Thursday, July 10, 2014

Today in History (July 4): Freedom

*Being on vacation in California to visit family has put my today in history series on hold, so I’m going to attempt to catch up. Trust me, it’s worth the wait.*

The most obvious and common “today in history” fact for July 4th is the signing of the Declaration of Independence in 1776. However, did you know that the first celebration of this incredible event wasn’t until twenty years later, in 1796? It’s never too late to begin celebrating those special days that define your journey.

Another event from this day in history was in 1827 when slavery was abolished in the state of New York. I have never, for any reason or in any form, had personal experience with slavery; however, after hearing and reading about it throughout my education and for recent projects I feel I am beginning to scratch the surface of understanding, if only in a limited way. I will be writing about this topic again soon, tying it in with another controversial topic (something to look forward to).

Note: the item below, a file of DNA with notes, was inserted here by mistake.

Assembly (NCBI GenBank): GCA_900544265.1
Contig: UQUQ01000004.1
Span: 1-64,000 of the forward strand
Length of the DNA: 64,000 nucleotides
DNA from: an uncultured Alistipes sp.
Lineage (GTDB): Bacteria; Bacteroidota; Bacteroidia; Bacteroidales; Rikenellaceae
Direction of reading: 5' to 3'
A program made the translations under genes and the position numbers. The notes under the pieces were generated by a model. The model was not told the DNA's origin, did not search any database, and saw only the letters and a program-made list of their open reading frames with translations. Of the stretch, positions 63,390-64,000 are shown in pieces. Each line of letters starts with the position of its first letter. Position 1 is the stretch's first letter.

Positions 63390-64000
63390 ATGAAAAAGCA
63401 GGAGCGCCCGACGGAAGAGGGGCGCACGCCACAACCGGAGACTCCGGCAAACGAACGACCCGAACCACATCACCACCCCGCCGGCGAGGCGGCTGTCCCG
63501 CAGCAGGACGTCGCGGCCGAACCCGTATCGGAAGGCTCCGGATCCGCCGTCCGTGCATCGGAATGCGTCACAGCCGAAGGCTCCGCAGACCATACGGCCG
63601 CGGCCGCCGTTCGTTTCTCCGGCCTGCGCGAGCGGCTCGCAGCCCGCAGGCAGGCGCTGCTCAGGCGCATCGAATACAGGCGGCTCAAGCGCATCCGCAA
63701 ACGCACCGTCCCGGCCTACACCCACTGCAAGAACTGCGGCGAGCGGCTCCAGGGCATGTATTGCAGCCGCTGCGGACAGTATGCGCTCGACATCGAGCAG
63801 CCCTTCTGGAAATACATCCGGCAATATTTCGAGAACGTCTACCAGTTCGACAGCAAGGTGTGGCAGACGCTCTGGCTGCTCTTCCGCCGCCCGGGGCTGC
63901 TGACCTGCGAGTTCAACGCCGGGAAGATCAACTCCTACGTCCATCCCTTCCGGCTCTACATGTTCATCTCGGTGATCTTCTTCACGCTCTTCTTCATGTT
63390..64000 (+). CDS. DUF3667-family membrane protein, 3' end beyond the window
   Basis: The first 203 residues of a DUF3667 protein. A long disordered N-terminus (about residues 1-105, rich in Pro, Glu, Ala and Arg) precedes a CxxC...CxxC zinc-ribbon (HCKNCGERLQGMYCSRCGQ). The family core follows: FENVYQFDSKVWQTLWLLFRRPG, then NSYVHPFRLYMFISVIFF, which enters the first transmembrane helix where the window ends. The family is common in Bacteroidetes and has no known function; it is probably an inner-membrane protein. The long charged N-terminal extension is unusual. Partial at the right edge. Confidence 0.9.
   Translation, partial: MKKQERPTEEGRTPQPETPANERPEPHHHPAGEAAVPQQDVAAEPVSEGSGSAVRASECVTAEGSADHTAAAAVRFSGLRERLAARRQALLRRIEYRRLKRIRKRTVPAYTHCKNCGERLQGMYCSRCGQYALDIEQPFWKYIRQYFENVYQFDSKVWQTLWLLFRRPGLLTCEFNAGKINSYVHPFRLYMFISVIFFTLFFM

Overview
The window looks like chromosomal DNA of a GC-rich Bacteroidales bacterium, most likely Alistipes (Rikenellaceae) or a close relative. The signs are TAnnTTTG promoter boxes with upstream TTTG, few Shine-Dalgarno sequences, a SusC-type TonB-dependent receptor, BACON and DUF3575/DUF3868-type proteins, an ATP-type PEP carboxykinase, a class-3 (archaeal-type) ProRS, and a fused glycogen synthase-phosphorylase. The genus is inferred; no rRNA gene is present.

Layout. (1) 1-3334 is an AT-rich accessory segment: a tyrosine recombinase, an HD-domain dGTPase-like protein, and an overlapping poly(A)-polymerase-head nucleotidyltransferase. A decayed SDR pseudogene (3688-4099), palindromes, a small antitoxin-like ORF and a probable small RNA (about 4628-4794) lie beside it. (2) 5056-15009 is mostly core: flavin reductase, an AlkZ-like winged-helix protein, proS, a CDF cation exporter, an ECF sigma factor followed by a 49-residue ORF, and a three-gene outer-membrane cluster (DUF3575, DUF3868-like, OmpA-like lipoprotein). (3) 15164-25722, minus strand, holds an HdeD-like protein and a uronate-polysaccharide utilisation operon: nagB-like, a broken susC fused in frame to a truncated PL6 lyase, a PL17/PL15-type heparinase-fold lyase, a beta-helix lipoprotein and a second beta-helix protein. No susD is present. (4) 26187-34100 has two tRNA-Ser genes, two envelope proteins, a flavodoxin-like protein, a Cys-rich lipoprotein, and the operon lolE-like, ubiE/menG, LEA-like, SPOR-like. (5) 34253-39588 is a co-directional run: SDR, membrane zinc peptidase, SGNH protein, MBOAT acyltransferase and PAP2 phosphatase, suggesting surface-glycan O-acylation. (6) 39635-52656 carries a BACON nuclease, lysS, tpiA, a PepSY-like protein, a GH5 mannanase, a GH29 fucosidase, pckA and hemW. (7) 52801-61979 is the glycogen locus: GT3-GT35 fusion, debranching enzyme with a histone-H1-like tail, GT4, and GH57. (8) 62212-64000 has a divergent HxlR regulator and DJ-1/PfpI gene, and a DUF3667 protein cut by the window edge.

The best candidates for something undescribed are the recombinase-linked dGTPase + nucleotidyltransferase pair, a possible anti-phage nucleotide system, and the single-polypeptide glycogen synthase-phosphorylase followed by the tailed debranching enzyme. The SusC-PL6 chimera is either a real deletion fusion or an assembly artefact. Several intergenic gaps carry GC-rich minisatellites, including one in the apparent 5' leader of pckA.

One of my favorite historical events from Independence Day happened in 1892 when the International Date Line changed, creating an extra day (so there were 367 days that year as it was a leap year); because of the time change, there were two July fourths that year – and both were Mondays!

A fifth fun fact for Independence Day was in 1950, with the first Radio Free broadcast in Europe to Bulgaria, Czechoslovakia, Hungary, Poland and Romania. It was initially funded by the U.S. Congress through the CIA, and just three years after this first broadcast it reached behind the Iron Curtain into the U.S.S.R.

A sixth and final “today in history” for this most important of summer holidays happened in 1966 when President Lyndon B. Johnson signed the Freedom of Information Act, a law giving American citizens the right to access information from the federal government. How did you celebrate your freedom this year?

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